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The loop is somewhat similar to the scenario.
It is a process that allows to loop other processes.
However no new structures can be created or removed in it.
It is built of :
- A first sync, event, and state.
- A time constraint.
- A last sync, event, and state.
When created, it looks like this :
The last event can be resized :
Processes can of course be added to the interval, as well as data to the states.
The loop process, as its name tells, loops :
To make an infinite loop, one can for instance remove the maximum of its parent interval :
To make an interactive loop, a trigger can instead be added at the first or last trigger of the loop :
The scenario process is the heart of score, its raison d’être.
It allows to sequence the various objects presented before in a non-linear timeline.
When opening score for the first time, the blank document is a root Time interval, the blue line at the top, which
contains a single scenario.
The various edition features of a scenario are detailed in the tutorials.
Sub-scenarios can of course be added :
Full-view and hierarchy
One can go inside sub-scenarios by using the Full-view feature of the interval.
By double-clicking on a interval name, it switches to the main view.
The mapping process allows to map input parameters to output parameters in real-time.
It is a simple transfer function.
It is based on a curve, just like the automation.
However, it is a time-independent process : instead of mapping the time to a value, it maps an input value to an output value.
Its curve is purple.
From an edition point of view, a mapping is identical to an automation : it is just a curve.
However, since it is not temporal, growing the process with the Grow mode has no effect : it will always be rescaled.
The mapping inspector is very simple :
The parameters are :
- Source address : its value will be fetched at each tick. Like elsewhere in the software, accessing a single value of an array is supported, as well as unit conversions.
- Source min / max : the values in which the input is assumed to be.
- Target address : the address that will be written to.
- Target min / max : the output range.
The mapping behaves as follows at each tick :
- The current value of the source address is fetched.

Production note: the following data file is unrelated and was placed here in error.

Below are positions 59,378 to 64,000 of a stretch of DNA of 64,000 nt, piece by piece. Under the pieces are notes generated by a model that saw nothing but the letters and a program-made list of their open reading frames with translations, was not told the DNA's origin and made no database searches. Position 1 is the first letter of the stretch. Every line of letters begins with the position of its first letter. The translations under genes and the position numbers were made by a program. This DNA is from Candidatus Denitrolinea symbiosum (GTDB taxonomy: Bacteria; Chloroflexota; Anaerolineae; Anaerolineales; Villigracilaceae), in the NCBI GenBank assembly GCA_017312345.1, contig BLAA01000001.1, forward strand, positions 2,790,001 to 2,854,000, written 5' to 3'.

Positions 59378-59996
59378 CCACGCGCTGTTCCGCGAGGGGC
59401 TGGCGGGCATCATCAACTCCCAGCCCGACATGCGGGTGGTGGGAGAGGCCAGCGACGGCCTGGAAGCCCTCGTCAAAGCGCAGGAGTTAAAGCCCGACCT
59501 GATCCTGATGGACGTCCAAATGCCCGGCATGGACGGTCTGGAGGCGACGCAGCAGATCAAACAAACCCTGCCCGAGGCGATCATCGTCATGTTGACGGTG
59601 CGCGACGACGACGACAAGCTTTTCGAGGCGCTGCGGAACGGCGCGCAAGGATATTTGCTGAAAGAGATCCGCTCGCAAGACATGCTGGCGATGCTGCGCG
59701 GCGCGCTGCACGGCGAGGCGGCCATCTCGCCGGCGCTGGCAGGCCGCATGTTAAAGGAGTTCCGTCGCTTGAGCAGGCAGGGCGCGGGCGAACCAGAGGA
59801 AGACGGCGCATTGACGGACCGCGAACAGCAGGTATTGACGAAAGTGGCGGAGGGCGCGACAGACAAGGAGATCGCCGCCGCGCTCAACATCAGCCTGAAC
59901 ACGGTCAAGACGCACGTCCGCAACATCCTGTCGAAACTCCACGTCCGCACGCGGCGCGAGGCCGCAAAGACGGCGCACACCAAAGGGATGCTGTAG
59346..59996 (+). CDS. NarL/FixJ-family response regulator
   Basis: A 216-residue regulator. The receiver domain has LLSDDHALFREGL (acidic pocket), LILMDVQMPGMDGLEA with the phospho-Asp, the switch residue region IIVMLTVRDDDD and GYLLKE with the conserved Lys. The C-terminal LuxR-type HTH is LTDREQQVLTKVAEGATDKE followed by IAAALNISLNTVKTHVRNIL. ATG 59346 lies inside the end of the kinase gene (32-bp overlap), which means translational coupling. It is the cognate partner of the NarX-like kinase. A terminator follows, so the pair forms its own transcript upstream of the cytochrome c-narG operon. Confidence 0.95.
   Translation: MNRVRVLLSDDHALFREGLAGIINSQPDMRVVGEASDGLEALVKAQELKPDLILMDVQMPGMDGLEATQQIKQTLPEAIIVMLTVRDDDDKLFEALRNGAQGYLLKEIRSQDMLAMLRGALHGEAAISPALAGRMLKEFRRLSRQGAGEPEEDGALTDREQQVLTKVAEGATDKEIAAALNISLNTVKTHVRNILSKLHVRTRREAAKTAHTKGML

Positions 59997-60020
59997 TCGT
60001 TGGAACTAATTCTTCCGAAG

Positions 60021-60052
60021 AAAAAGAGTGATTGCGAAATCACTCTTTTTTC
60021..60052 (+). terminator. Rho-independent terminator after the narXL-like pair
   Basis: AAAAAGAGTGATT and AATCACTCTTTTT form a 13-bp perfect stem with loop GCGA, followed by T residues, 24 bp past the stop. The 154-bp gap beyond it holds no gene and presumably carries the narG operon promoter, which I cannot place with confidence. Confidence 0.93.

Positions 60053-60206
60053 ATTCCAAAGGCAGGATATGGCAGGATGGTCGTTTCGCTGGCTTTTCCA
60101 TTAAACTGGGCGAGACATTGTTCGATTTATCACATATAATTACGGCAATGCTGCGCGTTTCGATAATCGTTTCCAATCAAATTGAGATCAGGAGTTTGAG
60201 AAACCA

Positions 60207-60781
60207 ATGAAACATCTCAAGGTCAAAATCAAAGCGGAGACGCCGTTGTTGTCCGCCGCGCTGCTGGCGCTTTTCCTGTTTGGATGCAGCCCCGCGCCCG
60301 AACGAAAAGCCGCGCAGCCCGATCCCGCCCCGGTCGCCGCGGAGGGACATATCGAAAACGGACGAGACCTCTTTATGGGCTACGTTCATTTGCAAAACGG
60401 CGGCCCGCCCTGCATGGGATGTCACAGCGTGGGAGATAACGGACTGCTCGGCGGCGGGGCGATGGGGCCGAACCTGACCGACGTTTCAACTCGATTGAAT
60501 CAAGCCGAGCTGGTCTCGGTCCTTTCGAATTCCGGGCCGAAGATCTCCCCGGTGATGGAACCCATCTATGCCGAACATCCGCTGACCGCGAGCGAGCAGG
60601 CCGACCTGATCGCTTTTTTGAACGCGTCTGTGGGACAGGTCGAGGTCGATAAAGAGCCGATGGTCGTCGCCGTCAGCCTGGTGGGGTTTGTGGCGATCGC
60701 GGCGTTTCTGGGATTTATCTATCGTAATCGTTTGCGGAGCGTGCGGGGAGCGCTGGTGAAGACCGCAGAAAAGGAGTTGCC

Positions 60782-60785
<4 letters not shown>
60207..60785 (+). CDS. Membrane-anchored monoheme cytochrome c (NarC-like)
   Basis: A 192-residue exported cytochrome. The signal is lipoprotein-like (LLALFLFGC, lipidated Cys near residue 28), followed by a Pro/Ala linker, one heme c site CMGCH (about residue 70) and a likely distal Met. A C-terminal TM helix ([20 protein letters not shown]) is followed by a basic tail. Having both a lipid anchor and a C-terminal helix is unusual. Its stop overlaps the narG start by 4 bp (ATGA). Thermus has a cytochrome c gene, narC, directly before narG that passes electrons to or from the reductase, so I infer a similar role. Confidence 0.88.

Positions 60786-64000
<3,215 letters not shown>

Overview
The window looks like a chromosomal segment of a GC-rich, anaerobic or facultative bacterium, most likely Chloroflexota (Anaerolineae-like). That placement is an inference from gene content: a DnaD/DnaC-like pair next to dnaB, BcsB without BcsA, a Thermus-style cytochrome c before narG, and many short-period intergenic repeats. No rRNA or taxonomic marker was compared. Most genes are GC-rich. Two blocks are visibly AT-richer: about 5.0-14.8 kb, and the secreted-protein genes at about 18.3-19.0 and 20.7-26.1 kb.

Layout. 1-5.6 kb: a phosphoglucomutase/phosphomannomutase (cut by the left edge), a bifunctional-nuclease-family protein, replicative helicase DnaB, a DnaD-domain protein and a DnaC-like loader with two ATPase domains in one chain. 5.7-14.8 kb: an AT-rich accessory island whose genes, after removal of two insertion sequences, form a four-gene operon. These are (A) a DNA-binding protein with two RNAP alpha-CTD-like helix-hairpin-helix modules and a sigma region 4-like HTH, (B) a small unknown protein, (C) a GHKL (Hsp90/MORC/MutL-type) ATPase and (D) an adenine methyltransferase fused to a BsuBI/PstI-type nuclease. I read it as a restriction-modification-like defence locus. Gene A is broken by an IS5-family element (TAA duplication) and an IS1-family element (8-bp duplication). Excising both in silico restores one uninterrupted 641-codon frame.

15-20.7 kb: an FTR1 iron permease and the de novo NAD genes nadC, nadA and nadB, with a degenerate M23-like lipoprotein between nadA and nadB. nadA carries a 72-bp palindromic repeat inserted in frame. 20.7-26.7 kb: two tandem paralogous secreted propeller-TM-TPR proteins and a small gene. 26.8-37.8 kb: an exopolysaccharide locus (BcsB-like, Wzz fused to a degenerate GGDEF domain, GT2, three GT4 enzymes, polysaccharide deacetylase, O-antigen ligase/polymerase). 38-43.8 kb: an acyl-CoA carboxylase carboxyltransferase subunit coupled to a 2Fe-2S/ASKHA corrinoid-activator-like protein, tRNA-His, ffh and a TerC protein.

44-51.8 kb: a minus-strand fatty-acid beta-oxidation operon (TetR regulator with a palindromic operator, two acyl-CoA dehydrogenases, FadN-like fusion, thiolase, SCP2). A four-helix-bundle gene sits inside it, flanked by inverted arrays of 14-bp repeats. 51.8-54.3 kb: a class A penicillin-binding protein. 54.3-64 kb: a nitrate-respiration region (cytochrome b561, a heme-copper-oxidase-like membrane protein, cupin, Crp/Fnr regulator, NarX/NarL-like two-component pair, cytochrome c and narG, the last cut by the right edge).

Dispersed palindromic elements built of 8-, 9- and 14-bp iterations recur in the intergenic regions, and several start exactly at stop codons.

- It is mapped to the X axis of the curve according to the source min-max.
- The corresponding point is taken on the Y axis.
- This point is scaled according to the target min-max.
- The resulting value is sent to the target address.
For instance, the following curve with identical min-max for the source and target would just
copy its input to its output at each tick :
If the target max is set to twice the source max (for instance from (0, 1) to (0, 2)), all the input values will be multiplied by two.
The following curve will invert the input values.
More complex curves will of course have more complex effects.
The interpolation is very similar to the automation.
It sends a set of values over time, given by a curve, and it is green instead of red.
However, instead of sending values that graphically looks like the curve, it sends values
that are interpolated between the first and last state of the parent interval for its address.
From an edition point of view, an interpolation is identical to an automation : it is just a curve.
In order to work, an interpolation requires :
- An address.
- A start state with a value for this address.
- An end state with a value for this address.
For instance, with comment blocks to show what’s in the states :
For now, this curve behaves exactly like an automation : at t=0, the value 0 will be sent, at mid-course, the value 25, and at the end, the value 50.
A first difference arises if the states are in the other order :
Here, even though the curve seems to increase, the value will actually do 50, 49, …, 25, …, 0.
- A point at the bottom of the curve has the value of the start start